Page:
Folks have a penchant for bestowing colorful names on the plants around them. Sometimes these monikers travel with people and are applied to similar but distinct species in other parts of the world. This, of course, is the kind of confusion Linnaeus and his taxonomist cohorts try to avoid, but employing the vernacular can be most entertaining–and a good mnemonic device–especially when teaching children. Whimsical plant names can enliven an outdoor classroom lesson, while teachers try to get life science knowledge to stick like burrs to ponytails. Here are some of my favorites:
Mother-in-law’s Cushion (a prickly cactus!)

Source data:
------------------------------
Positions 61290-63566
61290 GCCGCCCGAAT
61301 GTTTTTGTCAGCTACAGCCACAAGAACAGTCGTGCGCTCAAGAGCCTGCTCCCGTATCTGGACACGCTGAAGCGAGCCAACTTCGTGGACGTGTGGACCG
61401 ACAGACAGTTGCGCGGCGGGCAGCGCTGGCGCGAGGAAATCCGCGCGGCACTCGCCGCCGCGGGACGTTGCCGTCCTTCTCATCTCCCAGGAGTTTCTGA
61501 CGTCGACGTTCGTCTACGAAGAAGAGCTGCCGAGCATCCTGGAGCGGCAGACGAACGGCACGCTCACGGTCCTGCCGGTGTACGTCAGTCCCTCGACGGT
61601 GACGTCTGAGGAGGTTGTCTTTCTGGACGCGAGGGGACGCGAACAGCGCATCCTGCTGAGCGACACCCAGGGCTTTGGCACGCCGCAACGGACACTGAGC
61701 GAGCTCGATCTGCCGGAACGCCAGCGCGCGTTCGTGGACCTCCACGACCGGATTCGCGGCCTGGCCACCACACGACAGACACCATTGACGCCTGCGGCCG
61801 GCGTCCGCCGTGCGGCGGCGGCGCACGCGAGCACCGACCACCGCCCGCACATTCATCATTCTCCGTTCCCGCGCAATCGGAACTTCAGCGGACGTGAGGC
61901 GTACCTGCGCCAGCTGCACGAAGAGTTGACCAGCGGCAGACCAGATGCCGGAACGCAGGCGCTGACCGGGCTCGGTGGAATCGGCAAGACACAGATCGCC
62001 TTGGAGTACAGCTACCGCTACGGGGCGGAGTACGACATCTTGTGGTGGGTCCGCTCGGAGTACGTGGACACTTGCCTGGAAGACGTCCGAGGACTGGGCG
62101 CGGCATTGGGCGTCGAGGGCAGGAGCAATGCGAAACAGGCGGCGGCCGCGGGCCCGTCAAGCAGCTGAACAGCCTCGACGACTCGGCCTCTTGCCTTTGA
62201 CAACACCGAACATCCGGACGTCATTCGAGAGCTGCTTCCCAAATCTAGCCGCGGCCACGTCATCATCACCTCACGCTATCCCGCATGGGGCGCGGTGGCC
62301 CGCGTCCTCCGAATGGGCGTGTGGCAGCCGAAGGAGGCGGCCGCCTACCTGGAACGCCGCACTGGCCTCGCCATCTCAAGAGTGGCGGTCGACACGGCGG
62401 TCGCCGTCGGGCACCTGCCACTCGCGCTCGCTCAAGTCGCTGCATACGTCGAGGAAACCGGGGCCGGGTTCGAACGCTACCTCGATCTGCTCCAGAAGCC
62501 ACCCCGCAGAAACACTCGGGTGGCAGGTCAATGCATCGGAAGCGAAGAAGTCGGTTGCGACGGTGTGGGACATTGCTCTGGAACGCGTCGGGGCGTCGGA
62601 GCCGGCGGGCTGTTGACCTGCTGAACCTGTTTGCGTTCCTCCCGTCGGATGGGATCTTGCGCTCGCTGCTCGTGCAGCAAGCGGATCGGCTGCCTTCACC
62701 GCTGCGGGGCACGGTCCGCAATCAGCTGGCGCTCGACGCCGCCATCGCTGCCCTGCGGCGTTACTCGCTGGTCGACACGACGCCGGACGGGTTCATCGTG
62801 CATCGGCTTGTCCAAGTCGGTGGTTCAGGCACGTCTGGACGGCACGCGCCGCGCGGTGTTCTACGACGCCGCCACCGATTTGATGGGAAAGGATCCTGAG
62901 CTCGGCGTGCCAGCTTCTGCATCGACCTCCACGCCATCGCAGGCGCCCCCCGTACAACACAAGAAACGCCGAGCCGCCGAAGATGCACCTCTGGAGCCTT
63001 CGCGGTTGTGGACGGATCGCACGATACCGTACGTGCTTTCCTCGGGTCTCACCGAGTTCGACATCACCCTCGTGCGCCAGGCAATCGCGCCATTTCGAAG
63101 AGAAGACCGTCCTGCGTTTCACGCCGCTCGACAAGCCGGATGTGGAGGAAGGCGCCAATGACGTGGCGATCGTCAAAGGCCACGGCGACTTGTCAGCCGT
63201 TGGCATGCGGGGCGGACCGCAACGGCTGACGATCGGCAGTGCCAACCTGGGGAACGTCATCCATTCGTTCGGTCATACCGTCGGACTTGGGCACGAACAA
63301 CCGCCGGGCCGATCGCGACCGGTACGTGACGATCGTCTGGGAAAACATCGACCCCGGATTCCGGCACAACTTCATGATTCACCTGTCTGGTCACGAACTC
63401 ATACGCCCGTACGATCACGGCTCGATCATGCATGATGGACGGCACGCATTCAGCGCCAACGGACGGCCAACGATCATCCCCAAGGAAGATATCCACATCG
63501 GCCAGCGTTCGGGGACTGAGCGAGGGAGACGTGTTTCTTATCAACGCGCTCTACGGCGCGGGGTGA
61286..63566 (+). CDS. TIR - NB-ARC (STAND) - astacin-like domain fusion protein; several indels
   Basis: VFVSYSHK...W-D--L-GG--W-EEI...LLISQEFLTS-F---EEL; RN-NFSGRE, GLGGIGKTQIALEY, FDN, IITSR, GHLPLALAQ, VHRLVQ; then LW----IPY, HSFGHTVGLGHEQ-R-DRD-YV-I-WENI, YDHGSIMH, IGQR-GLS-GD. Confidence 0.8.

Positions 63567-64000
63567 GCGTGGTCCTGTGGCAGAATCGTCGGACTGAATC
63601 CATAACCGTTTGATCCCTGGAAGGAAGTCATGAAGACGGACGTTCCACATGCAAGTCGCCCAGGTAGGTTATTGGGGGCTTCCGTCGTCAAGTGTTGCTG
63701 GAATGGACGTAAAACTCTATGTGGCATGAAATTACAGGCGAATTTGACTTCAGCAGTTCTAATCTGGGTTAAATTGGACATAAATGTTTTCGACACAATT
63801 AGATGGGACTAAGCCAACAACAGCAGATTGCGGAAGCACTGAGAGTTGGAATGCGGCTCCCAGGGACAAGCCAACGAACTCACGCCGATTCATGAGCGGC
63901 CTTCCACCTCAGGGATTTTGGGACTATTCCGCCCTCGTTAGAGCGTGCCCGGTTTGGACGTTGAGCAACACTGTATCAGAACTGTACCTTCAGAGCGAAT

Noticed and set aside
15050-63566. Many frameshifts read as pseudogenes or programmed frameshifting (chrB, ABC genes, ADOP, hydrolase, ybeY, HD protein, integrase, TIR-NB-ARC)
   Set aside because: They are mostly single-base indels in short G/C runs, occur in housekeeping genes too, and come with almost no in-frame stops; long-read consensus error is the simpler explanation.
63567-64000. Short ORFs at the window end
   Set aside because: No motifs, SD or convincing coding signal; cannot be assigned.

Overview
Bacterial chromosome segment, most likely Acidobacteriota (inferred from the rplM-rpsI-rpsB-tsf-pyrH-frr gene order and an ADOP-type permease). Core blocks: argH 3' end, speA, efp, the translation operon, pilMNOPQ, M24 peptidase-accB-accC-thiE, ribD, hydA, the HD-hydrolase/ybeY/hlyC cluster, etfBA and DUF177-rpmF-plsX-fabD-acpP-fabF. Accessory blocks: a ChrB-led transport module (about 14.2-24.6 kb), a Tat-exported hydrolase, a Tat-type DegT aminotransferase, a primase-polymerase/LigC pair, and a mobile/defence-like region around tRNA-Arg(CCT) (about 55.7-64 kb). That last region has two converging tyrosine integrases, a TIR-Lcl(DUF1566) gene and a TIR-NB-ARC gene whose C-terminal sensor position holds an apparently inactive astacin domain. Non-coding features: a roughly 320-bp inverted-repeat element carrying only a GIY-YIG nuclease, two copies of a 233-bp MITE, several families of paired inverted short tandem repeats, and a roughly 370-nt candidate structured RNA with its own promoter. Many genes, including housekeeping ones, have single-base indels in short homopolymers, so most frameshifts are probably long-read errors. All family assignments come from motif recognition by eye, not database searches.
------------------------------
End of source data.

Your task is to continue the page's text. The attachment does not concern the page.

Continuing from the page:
Butter ‘n Eggs
Corpse Flower (one bloomed this summer at Pittsburgh’s Phipps Conservatory)
Some Latinate names can also elicit a juvenile giggle or two:
For fun, a class might create their own memorable names for plants in a school garden. A native and invasive clematis, colorfully called Virgin’s Bower, Devil’s Darning Needles and Old Man’s Beard, has inspired us at SSG to come up with a new name for this survival-of-the-fittest specimen: Darwin’s Beard.